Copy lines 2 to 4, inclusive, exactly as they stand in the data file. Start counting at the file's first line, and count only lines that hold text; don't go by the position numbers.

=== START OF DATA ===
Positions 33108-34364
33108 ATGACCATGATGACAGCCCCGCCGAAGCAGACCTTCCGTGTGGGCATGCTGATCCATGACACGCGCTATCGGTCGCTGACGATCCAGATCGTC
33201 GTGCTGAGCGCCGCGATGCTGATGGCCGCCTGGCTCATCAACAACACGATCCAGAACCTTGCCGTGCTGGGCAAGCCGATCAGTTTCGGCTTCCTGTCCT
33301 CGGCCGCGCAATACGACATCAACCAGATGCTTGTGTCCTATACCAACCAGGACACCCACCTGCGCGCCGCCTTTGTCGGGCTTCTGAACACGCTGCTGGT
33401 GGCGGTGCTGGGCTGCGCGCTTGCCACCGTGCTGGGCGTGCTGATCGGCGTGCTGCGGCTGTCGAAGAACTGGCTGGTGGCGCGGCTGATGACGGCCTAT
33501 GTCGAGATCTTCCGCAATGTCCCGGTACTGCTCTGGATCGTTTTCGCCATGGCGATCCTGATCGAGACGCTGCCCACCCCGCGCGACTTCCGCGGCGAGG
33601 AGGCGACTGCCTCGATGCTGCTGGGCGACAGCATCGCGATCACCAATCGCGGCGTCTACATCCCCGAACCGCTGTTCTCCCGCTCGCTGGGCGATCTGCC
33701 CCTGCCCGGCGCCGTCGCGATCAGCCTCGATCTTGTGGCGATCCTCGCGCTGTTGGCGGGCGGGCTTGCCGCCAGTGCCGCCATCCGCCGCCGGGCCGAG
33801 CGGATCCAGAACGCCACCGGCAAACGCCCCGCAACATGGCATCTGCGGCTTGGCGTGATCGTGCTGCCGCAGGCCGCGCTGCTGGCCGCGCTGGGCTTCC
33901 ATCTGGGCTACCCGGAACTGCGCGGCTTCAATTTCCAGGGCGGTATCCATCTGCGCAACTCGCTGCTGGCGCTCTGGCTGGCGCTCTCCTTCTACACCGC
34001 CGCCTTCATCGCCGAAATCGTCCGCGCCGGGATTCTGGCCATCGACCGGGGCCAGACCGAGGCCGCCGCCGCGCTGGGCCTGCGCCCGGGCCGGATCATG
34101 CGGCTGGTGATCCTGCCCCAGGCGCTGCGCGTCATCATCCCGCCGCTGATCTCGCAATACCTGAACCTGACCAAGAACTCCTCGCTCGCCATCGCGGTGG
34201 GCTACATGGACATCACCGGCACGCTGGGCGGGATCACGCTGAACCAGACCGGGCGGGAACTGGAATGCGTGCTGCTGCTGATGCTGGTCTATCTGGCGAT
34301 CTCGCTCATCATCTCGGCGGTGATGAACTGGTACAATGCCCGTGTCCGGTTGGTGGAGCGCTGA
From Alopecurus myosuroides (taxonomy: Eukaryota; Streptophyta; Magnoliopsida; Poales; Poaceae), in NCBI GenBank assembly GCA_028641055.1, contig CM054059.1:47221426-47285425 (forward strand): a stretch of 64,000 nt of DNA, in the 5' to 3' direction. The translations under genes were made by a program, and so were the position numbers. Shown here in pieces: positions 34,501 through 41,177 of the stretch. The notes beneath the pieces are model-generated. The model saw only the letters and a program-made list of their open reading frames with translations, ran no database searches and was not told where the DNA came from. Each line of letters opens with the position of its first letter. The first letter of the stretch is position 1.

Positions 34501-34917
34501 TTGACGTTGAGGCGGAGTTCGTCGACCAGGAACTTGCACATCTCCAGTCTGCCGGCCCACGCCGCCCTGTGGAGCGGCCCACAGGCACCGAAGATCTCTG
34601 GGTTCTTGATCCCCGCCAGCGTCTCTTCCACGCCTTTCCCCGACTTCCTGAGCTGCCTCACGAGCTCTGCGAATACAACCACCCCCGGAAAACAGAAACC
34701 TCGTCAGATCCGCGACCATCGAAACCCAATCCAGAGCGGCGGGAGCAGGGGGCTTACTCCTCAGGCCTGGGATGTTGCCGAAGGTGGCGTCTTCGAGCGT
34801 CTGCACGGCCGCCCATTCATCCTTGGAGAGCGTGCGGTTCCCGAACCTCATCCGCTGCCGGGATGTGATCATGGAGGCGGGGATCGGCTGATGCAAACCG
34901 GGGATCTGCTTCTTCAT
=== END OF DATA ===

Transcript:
33108 ATGACCATGATGACAGCCCCGCCGAAGCAGACCTTCCGTGTGGGCATGCTGATCCATGACACGCGCTATCGGTCGCTGACGATCCAGATCGTC
33201 GTGCTGAGCGCCGCGATGCTGATGGCCGCCTGGCTCATCAACAACACGATCCAGAACCTTGCCGTGCTGGGCAAGCCGATCAGTTTCGGCTTCCTGTCCT
33301 CGGCCGCGCAATACGACATCAACCAGATGCTTGTGTCCTATACCAACCAGGACACCCACCTGCGCGCCGCCTTTGTCGGGCTTCTGAACACGCTGCTGGT